There had an amputee who had previously been doing the job on the bridge. His name is Yusuf Suleiman Peter, a 29-year-old from Taraba State.
However, after a similar media report entitled “Meet amputee volunteer who sweeps Awka pedestrian bridge daily” was published (by this same reporter), Yusuf was favoured and taken off the street by some good-spirited individuals. And today, he is united with his people in Taraba where he has begun life on a new page.
Coincidentally or uncoincidentally, Abani may or may not have met his predecessor on duty when he was in charge, but the truth remains that he met the bridge tattered and unkempt. That apparently would be after Yusuf had packed up.
Abani does his job ardently, with humility and diligence and comes to Awka all the way from Onitsha every morning to do it.
When asked how he obtins the transport fare to allow him move to and from the two cities, he confessed that some goodhearted pedestrians sometimes appreciate him with naira notes when they see him on duty.
He said that it is also from such donations and gifts and that he fends for himself since he lives alone and feeds himself.
Because he is a paralytic who only crawls and does not walk with his legs erect, he does not and cannot discard the waste he sweeps or gathers after sweeping the bridge, by himself, due to that condition.
Thus, after gathering and packaging the wastes in sack bags, he engages and pays some of the young Awka boys who commercially cross goods for some of the pedestrians coming from Eke Awka Market to the other side of the express, who then discard the waste (together with the bags) into any of the waste bins positioned by the Anambra State Waste Management Agency (ASWAMA). After that, he would buy another bag for subsequent litter.
Though Abani voluntarily does the job without blaming or antagonizing anyone, he complained that some of the pedestrians and shopless sellers on the bridge can be very annoying, as many of them sometimes deliberately litter the portion he has already swept, when he is still sweeping, thereby littering the place again and compelling him to crawl back to pick or re-sweep it.
When asked what happened to his legs, how and when he became a paralytic, Abani, who for the second time dabbed off some tears with his sweat-soaked handkerchief, disclosed that he was not born paralytic.
He narrated that his two legs were once normal and functional until he 7-years-old and was injected with a disease vaccine which had an adverse effect on the motion of his hitherto working legs.
According to him, his parents took him to different hospitals in search of a solution to the devastating reaction but all to no avail, as the vaccine continued to ravage his limbs.
This, he said, culminated to the point that one day, after he returned from school, and after his siesta, as the pain was now too unbearable for him, he woke up to see that his limbs had shrunk and become paralysed to the extent that he could even stand up from the bed or walk.
And that is the condition Abani remains in till today – once a runner, now a crawler.
The unexpected paralysis did not only truncate Abani’s educational aspirations, but it also led to a chain of effects in virtually every facet of his young life.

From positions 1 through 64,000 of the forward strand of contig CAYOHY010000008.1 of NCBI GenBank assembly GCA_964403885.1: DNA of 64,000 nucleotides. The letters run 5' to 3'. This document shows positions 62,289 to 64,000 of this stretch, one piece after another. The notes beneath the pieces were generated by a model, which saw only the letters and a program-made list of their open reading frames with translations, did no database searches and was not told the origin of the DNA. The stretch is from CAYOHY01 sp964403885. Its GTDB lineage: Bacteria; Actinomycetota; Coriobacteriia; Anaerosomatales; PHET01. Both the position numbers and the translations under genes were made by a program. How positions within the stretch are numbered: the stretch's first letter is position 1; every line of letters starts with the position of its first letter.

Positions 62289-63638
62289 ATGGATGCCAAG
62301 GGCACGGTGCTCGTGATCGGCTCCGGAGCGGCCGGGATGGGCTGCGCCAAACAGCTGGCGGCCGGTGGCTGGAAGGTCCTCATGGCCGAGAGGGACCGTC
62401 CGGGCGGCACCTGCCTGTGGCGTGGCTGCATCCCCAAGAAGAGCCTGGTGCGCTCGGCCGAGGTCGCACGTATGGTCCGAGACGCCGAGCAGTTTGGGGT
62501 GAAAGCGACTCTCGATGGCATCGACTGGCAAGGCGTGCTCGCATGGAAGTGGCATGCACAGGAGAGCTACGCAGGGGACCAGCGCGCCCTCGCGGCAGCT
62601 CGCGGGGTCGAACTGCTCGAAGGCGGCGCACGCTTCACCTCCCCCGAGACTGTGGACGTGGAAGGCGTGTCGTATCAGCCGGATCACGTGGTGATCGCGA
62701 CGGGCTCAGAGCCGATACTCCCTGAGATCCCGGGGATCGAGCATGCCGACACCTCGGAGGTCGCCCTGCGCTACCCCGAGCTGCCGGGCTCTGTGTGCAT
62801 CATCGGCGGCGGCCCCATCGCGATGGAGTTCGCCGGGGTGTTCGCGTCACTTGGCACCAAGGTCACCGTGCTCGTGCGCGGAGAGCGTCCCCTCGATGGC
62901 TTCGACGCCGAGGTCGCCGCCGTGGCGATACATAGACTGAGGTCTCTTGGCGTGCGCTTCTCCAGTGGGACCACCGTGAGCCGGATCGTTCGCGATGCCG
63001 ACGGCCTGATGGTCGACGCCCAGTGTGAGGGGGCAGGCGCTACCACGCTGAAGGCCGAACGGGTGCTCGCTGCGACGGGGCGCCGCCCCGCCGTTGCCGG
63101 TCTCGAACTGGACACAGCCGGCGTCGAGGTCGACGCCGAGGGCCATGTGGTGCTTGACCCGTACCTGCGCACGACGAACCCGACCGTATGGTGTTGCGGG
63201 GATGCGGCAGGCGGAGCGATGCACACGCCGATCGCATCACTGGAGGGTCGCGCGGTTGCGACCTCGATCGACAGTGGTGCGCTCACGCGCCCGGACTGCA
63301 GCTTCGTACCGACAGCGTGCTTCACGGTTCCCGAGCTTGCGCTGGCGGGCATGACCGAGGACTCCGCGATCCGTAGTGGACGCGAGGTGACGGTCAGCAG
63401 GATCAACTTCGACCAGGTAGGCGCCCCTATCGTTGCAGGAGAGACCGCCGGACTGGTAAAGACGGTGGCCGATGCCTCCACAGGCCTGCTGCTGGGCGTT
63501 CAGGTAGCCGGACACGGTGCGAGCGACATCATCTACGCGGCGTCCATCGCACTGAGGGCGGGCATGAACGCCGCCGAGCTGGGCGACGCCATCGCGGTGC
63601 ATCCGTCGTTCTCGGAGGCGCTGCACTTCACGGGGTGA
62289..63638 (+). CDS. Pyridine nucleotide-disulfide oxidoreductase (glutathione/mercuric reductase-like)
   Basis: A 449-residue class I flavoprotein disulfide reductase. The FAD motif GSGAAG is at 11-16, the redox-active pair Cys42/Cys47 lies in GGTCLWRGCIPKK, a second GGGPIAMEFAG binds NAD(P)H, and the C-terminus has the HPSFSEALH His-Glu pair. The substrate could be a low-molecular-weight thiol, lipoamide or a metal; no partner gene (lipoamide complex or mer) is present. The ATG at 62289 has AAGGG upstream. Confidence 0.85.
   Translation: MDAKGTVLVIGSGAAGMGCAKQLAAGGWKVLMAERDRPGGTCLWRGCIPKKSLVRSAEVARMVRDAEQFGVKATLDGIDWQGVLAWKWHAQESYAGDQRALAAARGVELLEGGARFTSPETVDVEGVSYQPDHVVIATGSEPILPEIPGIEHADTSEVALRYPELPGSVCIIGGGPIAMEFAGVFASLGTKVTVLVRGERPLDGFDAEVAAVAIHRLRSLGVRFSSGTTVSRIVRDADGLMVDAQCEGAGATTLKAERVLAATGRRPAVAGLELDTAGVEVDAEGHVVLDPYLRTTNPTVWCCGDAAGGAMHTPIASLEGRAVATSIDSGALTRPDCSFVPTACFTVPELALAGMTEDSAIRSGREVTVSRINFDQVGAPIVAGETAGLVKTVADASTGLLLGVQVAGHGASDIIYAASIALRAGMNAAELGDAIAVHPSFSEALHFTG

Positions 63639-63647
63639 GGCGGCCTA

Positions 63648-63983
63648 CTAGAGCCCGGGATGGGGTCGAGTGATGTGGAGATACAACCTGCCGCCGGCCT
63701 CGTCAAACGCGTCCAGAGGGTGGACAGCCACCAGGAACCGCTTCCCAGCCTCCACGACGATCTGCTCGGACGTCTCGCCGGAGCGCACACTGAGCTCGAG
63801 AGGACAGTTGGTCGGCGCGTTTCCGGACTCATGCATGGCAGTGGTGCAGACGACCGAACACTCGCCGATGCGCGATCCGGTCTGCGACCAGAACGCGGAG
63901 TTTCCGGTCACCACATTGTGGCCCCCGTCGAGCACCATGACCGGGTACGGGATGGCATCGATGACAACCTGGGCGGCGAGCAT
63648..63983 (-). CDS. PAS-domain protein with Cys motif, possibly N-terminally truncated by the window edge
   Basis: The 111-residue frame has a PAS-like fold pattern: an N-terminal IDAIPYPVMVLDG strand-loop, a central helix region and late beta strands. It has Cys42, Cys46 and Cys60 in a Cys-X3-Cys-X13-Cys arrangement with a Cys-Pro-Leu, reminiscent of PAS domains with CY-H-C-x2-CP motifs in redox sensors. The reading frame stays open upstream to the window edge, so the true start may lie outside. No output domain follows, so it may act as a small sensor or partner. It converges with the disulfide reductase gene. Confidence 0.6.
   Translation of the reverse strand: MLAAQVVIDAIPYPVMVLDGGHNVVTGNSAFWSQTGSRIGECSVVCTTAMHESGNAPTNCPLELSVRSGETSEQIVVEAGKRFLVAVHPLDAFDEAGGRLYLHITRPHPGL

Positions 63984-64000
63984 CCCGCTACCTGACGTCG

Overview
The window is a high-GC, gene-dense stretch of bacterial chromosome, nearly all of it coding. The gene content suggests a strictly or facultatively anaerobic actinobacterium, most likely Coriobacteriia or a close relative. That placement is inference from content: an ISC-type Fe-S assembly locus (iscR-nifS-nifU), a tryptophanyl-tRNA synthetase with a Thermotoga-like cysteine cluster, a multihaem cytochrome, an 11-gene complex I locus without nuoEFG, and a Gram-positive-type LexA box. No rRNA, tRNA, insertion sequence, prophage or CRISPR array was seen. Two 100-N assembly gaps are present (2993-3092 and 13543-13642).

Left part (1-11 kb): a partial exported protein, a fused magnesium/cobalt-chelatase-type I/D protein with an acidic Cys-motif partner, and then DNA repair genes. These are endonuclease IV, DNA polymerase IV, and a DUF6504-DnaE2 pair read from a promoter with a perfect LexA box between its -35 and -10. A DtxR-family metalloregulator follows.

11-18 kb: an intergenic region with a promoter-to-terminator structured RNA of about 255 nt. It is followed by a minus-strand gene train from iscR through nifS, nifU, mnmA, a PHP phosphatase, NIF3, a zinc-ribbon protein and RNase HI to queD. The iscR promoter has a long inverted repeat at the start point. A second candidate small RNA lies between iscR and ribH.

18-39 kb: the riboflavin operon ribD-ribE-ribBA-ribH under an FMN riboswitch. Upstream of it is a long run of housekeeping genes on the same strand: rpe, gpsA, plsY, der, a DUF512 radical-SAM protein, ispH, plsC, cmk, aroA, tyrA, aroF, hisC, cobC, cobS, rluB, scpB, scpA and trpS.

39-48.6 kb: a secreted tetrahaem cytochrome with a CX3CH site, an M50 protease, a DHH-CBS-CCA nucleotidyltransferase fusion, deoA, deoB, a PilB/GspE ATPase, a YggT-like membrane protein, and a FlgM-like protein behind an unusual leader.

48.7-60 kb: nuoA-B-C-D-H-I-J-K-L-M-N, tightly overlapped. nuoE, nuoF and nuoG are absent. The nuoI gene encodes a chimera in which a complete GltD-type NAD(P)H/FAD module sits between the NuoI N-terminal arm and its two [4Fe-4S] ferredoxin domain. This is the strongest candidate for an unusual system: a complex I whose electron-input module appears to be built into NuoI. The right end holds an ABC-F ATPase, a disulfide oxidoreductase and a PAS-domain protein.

This notwithstanding, he still believes in himself that the downfall of a man is not the end of his life. He believes there is still ability in disability. He believes he is not lazy and he believes he still has a lot to humanity and society at large, even though his dream in life may appear to have been thwarted.
And this, he has already begun to offer to humanity, by the simple and thankless task of sweeping a footbridge.
When asked the form of assistance he wants from any interested person who wishes to help him, Abani revealed that he learnt how to mend and produce shoes but has no capital to go into that line of work. He also disclosed that he has learnt how to drive a public transport tricycle (popularly known as Keke NAPEP), but has no money to procure his own for commercial purposes.
He plead for the assistance of and public-spirited individuals, government or associations to enable him to get off the street and start his own shoemaking/shoe production business or to start riding his own commercial tricycle.
He further noted that he would prefer any interested person to assist him materially than financially in starting any of the two possible ventures. He, however, confessed that he would accept and heartily appreciate any offer that comes his way, be it material or financial. The paralytic also vowed to always remain grateful to anyone or group of people who God will use to get him off his feet (in a manner of speaking) and off the streets to take the next course in his life.
In adherence to Matshona Dhliwayo’s pithy saying – ‘Give of yourself to others and others will give of themselves to you’ – Abani has somehow defied his paralytic condition and voluntarily offers his best to society and humanity. It is now time for society and humanity to pay him back. And no time would be better to do so than now.
Anyone touched to assist Abani in any way (little or big), or to assist him in starting his shoemaking/production business, or to own and drive his own commercial Keke NAPEP can locate him at his duty post on top of the pedestrian bridge at Unizik Junction Awka, Anambra State Capital, or directly contact him via his number at 09046687669.
It was Mike Satterfield who once said ‘Even if you just change one life, you’ve changed the world forever.’
Change the world forever by changing Abani’s life story.
Help Abani to get off the street.
Izunna Okafor is a Novelist, Poet, Essayist, Journalist, Publicist, Columnist, Editor, Igbo Language Activist, and Public Affairs, Analyst
E-mail: [email protected]
City Address: Awka, Anambra State
Home Address: Ebenator, Nnewi South Local Government, Anambra State